Computational high-throughput design of ductile magnesium alloys
Magnesium alloys have an outstanding position in the search for the next-generation light-weight materials. However, their application is still hampered by their inherent brittleness. Based on an interdepartmental, computational high-throughput strategy, scientists at the MPIE have found a solution, which makes the material both ductile and affordable.
Thinking about light-weight structural materials, e.g., for automotive applications, Al alloys are often considered first. Although magnesium is 1.7 times lighter than Al and has a comparable price, its brittleness makes applications very rare. A few alloying strategies to improve the situation have been suggested in recent years, but are mostly ex-pensive due to the involvement of rather expensive and environment-unfriendly rare-earth elements such as yttrium. therefore, we have optimized the ductility of Mg alloys, by screening several thousand alloying concepts and identifying the most promising and economical solution .
The materials science approach required in the first place a reliable yet easily accessible descriptor for optimum mechanical properties. the experimental investigation performed at the department “Micro-structural Physics and Alloy Design“ identified the intrinsic stacking-fault energy as such a candidate. In con-trast to the dislocations processes required for the complete description of the underlying plasticity , this energy can be directly calculated by ab initio calculation em-ployed in the department “Computational Materials Design”. A direct screening of 18 transition metals as possible individual solutes did not identify better candidates than the previously identified rare-earth element yttrium . Instead, it allowed us to identify, which physical properties distinguish the mechanical impact of yttrium from other solutes. Based on these insights, the yttrium similarity index (YsI, approach-ing 1 for yttrium-similar elements) was identified as a new figure of merit, which subsequently allowed to screen 2850 solute pairs within Mg with reasonable numerical effort (Fig. 1). Nevertheless, the evaluation of such widerange studies requires a reliable data management system. Our recently developed software framework pyiron does not only provide such a tool for automated data generation, storage, analysis and visualization, but at the same time an integrated developing environment for new materi-als concepts. As a result of this design strategy a Mg-Al-Ca system, namely, Mg-1Al-0.1Ca (wt.%) was found to show promising mechanical performance (YsI > 0.95), while still being in-expensive and non-toxic. Only afterwards, the tensile stress-strain behaviour of this alloy was compared with pure Mg and binary solid solution Mg-re and Mg-Y alloys (Fig. 2). the result was outstanding: a tensile elongation of about 20% (4x more ductile than pure Mg), a well-balanced constant work hardening, and an ultimate tensile strength of about 220 MPa (40% higher than pure Mg) . Such a performance makes Mg alloys highly attractive for future materials science as well as light-weight applications.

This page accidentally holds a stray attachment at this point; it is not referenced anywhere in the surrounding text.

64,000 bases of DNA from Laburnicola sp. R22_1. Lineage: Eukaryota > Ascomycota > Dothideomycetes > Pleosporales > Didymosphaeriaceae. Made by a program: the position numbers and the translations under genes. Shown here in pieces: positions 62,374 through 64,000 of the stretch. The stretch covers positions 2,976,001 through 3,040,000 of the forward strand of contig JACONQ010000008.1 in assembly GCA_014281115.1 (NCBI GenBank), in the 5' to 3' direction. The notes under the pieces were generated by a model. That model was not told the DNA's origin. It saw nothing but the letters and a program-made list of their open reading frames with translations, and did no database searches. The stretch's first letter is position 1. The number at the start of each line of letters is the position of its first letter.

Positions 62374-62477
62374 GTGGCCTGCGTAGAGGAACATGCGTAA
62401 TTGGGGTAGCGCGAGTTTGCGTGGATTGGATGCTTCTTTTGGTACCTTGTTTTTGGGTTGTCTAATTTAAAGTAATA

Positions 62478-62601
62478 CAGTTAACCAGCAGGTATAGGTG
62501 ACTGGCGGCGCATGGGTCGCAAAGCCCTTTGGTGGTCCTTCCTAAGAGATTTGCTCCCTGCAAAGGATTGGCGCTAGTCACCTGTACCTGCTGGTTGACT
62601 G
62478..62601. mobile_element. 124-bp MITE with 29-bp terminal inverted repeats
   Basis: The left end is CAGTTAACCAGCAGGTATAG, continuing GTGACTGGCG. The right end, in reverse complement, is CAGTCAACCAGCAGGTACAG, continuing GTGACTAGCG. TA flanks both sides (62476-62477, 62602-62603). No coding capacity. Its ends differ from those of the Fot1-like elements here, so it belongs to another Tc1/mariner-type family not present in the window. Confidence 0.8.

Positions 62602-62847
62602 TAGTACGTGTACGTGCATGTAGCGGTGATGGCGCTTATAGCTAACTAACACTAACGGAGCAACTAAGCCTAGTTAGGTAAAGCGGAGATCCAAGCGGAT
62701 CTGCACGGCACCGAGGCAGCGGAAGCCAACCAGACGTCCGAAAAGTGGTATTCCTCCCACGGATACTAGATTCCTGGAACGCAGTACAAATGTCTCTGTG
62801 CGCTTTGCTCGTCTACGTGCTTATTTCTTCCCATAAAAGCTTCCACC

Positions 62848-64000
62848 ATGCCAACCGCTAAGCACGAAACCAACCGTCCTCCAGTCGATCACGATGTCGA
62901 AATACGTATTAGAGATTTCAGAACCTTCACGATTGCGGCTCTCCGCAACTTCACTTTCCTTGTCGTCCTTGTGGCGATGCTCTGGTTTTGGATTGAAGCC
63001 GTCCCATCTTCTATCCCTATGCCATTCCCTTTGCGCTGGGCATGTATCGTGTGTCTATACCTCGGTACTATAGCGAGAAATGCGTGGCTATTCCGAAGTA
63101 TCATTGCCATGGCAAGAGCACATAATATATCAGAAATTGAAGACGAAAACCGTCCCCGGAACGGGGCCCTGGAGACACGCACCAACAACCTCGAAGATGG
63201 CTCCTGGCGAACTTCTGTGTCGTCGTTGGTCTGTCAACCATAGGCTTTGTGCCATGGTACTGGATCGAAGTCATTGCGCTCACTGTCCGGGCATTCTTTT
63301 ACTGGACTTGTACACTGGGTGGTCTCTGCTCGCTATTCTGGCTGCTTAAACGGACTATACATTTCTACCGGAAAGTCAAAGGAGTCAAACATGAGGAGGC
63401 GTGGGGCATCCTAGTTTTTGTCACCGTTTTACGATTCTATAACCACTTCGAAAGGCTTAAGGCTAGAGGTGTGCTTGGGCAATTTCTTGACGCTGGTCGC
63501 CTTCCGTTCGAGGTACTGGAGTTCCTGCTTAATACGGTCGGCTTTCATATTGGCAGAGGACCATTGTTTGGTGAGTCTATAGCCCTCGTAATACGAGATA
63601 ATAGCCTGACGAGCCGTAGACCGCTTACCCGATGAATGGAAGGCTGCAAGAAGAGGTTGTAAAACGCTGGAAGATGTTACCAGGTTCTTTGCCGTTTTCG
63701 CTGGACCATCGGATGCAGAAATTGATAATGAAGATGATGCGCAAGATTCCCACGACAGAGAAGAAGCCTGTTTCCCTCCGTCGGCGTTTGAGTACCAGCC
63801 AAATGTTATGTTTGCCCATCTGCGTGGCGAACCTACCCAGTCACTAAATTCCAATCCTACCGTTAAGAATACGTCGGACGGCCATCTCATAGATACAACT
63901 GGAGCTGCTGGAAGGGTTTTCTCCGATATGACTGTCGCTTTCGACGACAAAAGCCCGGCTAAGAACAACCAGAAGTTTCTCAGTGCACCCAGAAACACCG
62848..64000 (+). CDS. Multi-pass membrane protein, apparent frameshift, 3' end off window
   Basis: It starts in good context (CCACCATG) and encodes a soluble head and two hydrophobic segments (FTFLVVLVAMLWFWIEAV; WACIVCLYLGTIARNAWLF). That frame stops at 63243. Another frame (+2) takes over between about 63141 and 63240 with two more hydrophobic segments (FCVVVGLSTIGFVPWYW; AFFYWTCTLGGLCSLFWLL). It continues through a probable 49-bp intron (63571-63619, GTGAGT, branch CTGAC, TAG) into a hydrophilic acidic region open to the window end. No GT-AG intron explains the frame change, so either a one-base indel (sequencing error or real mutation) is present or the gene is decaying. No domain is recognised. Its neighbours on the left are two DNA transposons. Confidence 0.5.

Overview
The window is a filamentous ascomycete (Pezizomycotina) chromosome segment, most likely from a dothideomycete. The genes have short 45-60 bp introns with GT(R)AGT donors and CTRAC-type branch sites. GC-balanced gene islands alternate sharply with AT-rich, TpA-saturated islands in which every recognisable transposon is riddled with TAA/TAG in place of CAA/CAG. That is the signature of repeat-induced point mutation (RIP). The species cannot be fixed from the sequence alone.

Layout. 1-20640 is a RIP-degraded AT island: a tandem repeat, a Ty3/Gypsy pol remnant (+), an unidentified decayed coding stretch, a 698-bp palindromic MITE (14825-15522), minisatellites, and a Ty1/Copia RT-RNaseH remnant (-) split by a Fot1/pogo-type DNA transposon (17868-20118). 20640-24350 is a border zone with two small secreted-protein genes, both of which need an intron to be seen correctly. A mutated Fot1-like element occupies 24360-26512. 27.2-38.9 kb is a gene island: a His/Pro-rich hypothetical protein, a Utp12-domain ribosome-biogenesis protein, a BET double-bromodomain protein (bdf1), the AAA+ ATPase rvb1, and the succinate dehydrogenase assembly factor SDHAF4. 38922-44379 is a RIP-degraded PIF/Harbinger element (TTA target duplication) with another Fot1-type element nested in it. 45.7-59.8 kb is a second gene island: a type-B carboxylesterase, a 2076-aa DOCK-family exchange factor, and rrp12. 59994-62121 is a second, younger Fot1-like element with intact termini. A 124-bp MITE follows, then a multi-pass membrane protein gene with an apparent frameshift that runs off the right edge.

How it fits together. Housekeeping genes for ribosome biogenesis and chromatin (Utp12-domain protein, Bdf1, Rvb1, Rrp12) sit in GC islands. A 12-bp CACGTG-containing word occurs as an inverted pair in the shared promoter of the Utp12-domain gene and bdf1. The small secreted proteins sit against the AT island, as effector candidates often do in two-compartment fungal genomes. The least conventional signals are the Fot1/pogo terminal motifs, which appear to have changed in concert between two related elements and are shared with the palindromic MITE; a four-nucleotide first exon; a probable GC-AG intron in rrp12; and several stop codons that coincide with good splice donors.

Authors: T. Hickel, J. Neugebauer